Pupatello: She’s not McGuinty lite.

Babel-on-the-Bay has often referred to the McGuinty Liberals as Whigs. That was what liberals were called until the middle of the 19th Century. It was only when compared to the regime of Michael Harris’ Conservatives in Ontario that you could consider McGuinty’s Liberal government to be progressive.

But where would a government run by Sandra Pupatello fit? The former MPP from Windsor brings some good news with her to next weekend’s convention. And as the front runner in the first ballot, we have no choice but to pay attention. She not only leads in committed delegate support for that ballot but she has been the logical choice of the largest block of ex officio voters from the beginning of the race.

The good news for Ontario is that she says she would put jobs and the economy of the province in the forefront. That would certainly have better public support than continuing a foolish attack on the deficit. How her campaign chairperson, Finance Minister Dwight Duncan, feels about this recanting of his financial direction is not told.

The bad news for Ontario is that Sandra Pupatello is clearly the favourite daughter of the Liberal Party’s right wing. She seems to be more of a Clear Grit–they were from South Western Ontario back in the mid 19th Century that joined George Brown’s Toronto Reformers and founded the Liberal Party. Her acceptance of anything smacking of reform might be a murky subject.

Yet she has to accept the fact that she cannot stay on the same track as the McGuinty government has been headed. She has to be fully aware that the only thing that kept the Liberals in power in the last election was the weakness of the opposition. Conservative leader Tiny Tim Hudak is a sad caricature of his mentor Mike Harris. Andrea Horwath of the NDP let opportunity pass her by. Sandra Pupatello has more spunk and drive than the two of them combined.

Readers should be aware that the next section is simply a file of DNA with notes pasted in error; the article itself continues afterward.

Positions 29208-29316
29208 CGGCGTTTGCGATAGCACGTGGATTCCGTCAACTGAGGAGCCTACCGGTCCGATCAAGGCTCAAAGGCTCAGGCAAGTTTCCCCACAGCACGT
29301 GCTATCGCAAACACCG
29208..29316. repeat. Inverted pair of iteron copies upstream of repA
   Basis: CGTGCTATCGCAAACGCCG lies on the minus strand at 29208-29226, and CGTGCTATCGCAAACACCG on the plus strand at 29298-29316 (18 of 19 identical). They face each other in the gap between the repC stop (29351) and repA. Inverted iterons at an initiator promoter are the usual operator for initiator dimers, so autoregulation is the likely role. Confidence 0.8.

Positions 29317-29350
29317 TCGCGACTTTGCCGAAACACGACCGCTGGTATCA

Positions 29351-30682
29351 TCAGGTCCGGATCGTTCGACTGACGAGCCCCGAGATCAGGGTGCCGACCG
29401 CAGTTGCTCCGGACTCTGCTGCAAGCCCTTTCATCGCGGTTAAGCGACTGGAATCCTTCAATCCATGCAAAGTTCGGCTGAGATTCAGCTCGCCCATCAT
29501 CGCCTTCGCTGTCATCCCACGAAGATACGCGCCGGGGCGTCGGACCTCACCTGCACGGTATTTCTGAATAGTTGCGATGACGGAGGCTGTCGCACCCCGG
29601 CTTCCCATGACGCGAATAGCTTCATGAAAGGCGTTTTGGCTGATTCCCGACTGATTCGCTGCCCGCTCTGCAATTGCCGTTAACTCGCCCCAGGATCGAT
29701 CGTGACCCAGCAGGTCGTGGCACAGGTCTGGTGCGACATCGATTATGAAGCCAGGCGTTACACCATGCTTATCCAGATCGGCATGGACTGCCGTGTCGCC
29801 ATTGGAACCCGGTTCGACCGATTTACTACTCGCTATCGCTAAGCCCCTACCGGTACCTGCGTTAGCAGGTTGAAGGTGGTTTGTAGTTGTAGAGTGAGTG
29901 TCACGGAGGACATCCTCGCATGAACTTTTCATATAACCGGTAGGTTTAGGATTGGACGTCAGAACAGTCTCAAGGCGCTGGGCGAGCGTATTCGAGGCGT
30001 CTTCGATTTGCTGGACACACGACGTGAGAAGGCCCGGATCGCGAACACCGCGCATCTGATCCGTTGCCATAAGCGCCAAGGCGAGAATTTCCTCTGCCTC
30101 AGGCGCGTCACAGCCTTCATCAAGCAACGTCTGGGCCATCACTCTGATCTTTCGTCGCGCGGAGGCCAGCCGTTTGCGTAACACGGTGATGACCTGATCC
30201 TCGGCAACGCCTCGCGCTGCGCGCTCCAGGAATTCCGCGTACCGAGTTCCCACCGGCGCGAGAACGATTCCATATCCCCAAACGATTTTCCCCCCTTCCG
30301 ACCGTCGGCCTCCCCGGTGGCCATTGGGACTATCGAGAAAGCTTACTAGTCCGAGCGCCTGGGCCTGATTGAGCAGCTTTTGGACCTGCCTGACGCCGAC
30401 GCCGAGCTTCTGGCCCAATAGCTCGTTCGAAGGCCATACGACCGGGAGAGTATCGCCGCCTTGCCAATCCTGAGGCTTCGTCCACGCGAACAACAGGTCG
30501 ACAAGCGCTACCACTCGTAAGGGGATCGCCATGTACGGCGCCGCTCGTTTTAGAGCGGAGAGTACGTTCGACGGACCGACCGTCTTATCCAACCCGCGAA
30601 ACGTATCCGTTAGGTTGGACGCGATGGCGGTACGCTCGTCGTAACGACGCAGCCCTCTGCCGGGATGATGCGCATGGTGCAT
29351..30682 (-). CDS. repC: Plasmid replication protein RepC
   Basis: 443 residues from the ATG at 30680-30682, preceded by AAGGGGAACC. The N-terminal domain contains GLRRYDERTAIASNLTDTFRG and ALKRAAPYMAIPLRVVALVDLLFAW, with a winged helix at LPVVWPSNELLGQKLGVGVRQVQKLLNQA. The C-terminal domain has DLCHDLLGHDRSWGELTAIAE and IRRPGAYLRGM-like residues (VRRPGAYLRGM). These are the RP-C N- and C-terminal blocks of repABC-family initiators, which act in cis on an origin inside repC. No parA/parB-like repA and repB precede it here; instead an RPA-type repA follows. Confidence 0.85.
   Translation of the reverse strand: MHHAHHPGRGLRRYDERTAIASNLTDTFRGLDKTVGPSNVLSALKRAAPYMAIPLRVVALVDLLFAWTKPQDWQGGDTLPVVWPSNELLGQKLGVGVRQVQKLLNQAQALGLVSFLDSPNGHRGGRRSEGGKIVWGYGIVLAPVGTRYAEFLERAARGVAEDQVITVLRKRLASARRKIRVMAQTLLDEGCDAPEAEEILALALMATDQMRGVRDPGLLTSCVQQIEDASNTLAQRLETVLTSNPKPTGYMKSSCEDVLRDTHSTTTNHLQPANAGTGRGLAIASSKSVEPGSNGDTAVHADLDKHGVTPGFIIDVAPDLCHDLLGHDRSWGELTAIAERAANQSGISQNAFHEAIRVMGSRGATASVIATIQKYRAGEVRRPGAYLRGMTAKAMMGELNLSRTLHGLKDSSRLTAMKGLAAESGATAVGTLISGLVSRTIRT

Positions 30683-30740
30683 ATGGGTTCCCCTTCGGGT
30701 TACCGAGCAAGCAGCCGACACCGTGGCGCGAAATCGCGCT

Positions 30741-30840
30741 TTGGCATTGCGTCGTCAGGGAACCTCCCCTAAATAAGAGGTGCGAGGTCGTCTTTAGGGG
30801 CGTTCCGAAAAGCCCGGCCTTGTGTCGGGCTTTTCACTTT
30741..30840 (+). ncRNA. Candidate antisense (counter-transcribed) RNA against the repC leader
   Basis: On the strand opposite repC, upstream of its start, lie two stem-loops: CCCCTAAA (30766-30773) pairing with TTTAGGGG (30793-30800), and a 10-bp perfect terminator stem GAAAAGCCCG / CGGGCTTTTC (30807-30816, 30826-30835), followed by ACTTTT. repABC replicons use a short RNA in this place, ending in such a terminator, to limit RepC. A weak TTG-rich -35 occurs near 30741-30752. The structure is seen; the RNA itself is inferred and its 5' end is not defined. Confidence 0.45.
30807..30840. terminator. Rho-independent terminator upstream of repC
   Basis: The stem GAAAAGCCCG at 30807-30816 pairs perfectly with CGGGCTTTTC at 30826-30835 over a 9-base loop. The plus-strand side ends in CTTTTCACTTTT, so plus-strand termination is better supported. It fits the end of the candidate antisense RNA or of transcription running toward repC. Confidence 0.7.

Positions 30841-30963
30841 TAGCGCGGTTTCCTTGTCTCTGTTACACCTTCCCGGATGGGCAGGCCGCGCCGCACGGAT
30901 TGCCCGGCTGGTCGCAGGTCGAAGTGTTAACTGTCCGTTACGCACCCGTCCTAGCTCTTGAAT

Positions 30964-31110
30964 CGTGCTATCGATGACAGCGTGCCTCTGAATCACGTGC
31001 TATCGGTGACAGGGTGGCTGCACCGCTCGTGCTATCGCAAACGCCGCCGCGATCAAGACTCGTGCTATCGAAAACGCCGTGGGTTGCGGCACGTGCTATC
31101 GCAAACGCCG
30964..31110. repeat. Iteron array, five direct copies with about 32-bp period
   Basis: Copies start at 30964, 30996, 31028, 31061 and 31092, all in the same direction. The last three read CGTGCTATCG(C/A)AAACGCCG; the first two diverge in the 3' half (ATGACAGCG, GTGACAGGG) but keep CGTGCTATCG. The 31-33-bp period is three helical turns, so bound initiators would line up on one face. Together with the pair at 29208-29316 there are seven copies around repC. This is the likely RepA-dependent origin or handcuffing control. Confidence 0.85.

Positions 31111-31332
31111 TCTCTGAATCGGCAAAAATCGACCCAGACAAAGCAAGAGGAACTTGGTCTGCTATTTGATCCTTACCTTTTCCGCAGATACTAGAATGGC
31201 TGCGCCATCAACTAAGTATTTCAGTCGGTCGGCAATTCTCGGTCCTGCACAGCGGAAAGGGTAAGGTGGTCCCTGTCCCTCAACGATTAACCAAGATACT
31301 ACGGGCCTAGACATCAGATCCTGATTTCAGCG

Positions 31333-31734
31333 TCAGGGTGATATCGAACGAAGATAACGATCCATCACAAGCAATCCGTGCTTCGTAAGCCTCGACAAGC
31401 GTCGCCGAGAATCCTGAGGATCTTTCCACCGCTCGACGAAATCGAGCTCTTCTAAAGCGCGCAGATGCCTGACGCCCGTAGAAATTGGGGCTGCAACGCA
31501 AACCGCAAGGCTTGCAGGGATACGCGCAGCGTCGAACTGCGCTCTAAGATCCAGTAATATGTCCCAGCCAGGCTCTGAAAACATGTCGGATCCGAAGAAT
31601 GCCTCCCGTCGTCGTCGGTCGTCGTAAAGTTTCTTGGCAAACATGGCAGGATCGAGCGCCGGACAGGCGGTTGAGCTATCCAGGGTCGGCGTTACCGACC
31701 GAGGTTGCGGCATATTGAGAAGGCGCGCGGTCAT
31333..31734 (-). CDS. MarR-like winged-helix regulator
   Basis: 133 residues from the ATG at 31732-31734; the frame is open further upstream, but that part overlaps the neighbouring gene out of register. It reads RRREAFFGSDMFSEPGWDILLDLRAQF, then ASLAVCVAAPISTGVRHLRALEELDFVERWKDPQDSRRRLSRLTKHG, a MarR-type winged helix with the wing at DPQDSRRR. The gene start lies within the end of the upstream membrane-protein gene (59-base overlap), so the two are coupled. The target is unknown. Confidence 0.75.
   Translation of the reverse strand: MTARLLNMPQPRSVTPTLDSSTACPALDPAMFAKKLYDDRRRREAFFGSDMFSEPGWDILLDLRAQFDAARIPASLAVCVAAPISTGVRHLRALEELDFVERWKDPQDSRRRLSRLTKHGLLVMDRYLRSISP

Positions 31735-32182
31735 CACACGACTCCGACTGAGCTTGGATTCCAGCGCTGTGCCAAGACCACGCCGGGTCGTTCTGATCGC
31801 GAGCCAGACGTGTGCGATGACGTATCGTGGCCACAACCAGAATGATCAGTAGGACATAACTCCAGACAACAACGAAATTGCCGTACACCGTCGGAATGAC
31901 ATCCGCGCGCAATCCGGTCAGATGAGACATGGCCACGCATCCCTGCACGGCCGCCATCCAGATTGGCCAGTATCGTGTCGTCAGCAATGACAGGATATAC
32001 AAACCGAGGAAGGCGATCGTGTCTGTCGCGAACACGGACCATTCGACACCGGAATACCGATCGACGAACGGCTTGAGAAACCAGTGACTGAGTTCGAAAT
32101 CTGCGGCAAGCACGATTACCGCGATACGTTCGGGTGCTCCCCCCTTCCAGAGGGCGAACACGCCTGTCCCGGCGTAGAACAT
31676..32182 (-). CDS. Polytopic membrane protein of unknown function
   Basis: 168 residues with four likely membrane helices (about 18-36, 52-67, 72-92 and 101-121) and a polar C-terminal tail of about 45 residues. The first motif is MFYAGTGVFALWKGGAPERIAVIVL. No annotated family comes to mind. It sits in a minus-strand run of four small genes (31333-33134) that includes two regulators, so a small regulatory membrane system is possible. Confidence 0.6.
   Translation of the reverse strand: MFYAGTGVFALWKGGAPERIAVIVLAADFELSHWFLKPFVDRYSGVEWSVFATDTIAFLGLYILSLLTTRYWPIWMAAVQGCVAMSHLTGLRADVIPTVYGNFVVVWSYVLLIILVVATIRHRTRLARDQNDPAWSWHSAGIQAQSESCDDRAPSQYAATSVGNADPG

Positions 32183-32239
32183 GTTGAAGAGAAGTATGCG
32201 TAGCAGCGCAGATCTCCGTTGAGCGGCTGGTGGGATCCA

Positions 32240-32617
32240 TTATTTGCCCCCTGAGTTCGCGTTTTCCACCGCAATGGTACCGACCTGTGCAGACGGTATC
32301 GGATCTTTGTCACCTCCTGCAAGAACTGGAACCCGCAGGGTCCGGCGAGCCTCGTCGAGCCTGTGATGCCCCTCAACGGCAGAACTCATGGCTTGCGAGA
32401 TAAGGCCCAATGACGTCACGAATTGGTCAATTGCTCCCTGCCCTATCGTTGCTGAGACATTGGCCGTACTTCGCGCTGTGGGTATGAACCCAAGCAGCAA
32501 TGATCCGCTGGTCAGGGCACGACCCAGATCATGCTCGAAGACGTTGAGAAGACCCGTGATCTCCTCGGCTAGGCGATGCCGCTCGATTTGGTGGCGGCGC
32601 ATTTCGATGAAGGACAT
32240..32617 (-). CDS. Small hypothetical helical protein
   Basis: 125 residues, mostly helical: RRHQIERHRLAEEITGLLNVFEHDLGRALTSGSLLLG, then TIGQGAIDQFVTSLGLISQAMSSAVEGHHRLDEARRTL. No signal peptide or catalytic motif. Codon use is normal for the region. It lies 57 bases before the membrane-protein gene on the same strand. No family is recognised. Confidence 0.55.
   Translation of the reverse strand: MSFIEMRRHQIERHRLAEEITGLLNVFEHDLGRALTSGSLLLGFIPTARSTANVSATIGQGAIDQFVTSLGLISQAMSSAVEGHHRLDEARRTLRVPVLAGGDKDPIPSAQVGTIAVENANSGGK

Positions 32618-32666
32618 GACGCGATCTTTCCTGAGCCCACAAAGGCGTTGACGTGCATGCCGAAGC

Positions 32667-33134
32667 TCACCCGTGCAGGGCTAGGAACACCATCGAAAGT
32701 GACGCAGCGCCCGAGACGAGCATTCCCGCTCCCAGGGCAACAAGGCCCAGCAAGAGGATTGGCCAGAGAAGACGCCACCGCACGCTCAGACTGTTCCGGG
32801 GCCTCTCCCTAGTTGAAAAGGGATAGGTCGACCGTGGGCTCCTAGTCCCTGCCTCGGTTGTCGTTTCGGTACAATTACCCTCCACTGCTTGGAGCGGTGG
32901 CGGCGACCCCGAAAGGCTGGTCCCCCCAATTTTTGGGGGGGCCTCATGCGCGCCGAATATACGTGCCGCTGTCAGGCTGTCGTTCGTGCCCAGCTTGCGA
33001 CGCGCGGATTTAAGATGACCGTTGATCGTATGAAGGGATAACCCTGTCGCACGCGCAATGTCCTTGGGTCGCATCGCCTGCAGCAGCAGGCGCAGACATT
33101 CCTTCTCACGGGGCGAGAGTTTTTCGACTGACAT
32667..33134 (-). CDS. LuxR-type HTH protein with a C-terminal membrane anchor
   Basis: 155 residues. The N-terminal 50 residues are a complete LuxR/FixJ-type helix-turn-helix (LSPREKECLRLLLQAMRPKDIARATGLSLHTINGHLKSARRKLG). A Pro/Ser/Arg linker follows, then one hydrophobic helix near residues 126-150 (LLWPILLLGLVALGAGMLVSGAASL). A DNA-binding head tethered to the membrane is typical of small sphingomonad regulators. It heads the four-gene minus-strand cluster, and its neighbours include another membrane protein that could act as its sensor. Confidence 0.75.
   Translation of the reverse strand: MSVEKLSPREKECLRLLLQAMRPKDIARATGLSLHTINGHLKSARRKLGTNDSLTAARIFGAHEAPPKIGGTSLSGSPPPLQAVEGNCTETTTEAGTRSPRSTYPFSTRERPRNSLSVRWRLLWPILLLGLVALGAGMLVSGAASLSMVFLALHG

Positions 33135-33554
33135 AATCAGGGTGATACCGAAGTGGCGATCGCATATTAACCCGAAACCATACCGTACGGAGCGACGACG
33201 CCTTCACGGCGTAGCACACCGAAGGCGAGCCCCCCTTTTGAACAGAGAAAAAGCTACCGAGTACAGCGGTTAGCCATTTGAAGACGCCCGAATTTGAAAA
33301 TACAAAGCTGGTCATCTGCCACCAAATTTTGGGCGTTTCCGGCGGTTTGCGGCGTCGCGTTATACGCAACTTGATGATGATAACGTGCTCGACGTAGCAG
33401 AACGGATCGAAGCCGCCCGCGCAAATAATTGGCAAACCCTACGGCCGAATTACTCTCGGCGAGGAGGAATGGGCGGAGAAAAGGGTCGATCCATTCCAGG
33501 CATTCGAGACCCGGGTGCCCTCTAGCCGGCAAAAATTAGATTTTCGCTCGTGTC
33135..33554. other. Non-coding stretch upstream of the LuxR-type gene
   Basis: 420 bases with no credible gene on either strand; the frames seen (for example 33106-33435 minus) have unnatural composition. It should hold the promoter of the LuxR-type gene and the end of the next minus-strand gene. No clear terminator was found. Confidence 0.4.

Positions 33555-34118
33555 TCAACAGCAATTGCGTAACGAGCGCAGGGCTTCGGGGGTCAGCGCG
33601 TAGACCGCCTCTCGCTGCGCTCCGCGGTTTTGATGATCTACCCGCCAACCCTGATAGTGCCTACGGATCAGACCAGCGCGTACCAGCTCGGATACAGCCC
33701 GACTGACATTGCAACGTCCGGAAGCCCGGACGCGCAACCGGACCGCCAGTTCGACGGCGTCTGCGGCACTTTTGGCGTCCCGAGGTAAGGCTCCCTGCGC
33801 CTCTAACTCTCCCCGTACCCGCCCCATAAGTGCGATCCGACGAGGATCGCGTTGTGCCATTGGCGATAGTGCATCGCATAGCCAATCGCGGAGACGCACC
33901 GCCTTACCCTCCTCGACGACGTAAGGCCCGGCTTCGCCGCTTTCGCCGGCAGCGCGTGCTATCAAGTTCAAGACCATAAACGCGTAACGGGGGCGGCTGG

Her only problem is that she would be inheriting a seriously weakened led-from-the-top party that has ignored its roots for too long. Without major reforms in party structure, policy development and riding support, she has nothing worthwhile to lead. It is a party that will be unable to win those marginal seats that are essential to a majority.

Sandra Pupatello is certainly not McGuinty lite but she has to be her own person if she wants to be Premier—for long. We will find out on the coming weekend, where she thinks she is going.


Copyright 2013 © Peter Lowry

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